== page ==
The Split Economy
Saint Paul Goes to Wall Street
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Draws on philosophy, economics, theology, and psychoanalytic theory to reveal a fundamental dynamic of capitalism.
Starting with Marx and Freud, scholars have attempted to identify the primary ethical challenge of capitalism. They have named injustice, inequality, repression, exploitative empires, and capitalism's psychic hold over all of us, among other ills. Nimi Wariboko instead argues that the core ethical problem of capitalism lies in the split nature of the modern economy, an economy divided against itself. Production is set against finance, consumption against saving, and the future against the present. As the rich enjoy their lifestyle, their fellow citizens live in servitude. The economy mimics the structure of our human subjectivity as Saint Paul theorizes in Romans 7: the law constitutes the subject as split, traversed by negativity. The economy is split, shot through with a fundamental antagonism. This fundamental negativity at the core of the economy disturbs its stability and identity, generating its destructive drive. The Split Economy develops a robust theoretical framework at the intersection of continental philosophy, psychoanalytic theory, theology, and political economy to reveal a fundamental dynamic at the heart of capitalism.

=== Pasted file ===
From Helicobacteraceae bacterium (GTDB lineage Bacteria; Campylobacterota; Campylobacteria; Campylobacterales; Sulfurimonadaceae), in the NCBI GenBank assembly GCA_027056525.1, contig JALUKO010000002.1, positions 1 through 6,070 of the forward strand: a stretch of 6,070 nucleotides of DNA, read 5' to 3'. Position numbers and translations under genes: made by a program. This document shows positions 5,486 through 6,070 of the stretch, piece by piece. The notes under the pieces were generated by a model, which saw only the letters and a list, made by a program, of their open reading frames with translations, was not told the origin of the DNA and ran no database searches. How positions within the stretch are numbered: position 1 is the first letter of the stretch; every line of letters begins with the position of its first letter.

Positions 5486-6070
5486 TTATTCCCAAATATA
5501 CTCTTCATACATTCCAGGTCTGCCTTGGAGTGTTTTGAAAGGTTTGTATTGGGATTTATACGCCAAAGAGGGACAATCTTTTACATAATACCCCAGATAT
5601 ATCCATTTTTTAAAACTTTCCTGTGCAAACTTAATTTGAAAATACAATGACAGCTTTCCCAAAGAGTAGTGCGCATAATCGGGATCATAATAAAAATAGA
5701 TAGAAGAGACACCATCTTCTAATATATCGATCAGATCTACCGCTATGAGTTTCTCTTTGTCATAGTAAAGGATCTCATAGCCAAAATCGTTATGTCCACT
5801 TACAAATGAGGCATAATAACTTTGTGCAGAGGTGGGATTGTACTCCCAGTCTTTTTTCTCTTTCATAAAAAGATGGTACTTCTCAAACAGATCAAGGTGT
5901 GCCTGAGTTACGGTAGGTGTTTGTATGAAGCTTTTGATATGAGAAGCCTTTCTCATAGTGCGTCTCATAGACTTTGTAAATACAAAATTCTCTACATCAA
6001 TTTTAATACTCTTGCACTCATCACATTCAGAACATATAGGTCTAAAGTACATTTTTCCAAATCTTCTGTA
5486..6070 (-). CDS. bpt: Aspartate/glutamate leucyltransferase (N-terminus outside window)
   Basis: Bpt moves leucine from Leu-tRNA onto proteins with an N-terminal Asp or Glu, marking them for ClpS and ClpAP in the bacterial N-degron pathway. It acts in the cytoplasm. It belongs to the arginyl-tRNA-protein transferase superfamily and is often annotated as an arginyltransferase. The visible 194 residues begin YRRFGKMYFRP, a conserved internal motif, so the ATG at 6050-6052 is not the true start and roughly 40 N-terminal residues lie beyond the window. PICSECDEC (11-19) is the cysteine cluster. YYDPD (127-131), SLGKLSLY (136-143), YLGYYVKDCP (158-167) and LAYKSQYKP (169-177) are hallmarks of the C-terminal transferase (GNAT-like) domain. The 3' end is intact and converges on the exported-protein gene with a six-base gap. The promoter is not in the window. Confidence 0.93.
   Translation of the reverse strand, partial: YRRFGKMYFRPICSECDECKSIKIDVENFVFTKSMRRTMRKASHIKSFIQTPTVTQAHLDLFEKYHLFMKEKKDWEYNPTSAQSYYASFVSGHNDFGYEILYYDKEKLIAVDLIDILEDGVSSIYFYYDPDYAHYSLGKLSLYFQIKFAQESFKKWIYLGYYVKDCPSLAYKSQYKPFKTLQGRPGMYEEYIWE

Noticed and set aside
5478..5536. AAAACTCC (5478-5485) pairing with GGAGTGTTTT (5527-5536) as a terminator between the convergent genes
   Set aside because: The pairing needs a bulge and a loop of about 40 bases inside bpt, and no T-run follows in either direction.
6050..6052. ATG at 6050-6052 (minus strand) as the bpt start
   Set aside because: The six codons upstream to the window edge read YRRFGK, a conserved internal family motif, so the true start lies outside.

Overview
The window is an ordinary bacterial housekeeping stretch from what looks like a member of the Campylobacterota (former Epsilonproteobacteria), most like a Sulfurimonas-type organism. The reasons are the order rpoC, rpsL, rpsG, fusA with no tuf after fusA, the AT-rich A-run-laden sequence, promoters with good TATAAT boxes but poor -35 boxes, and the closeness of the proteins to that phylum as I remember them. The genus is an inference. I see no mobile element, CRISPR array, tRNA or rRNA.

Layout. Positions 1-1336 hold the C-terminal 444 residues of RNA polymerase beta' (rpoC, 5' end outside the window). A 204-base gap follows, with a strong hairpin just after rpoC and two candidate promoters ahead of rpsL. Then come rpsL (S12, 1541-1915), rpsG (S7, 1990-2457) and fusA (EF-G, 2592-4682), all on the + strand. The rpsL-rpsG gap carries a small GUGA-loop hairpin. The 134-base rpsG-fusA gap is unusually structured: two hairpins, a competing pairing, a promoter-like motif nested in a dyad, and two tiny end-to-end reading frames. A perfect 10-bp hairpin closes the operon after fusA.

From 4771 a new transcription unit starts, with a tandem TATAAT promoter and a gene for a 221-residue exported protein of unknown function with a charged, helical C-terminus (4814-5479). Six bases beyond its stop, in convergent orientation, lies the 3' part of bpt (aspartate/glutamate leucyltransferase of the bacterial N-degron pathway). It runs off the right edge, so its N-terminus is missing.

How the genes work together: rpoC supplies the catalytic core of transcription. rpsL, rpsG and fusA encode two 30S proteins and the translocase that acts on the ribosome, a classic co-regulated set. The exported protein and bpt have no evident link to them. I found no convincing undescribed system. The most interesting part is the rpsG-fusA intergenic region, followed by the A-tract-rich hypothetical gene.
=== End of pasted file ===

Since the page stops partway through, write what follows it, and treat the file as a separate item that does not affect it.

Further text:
Nimi Wariboko is Walter G. Muelder Professor of Social Ethics at Boston University. His many books include The Split God: Pentecostalism and Critical Theory, also published by SUNY Press; Economics in Spirit and Truth: A Moral Philosophy of Finance; and God and Money: A Theology of Money in a Globalizing World.
"This is a very welcome and important book that makes significant and original contributions to psychoanalytic theory, ontology, receptions of Pauline messianism, and political critiques of finance capitalism. I predict that it will be widely recognized as making crucial advances in several contemporary conversations." — Ward Blanton, author of A Materialism for the Masses: Saint Paul and the Philosophy of Undying Life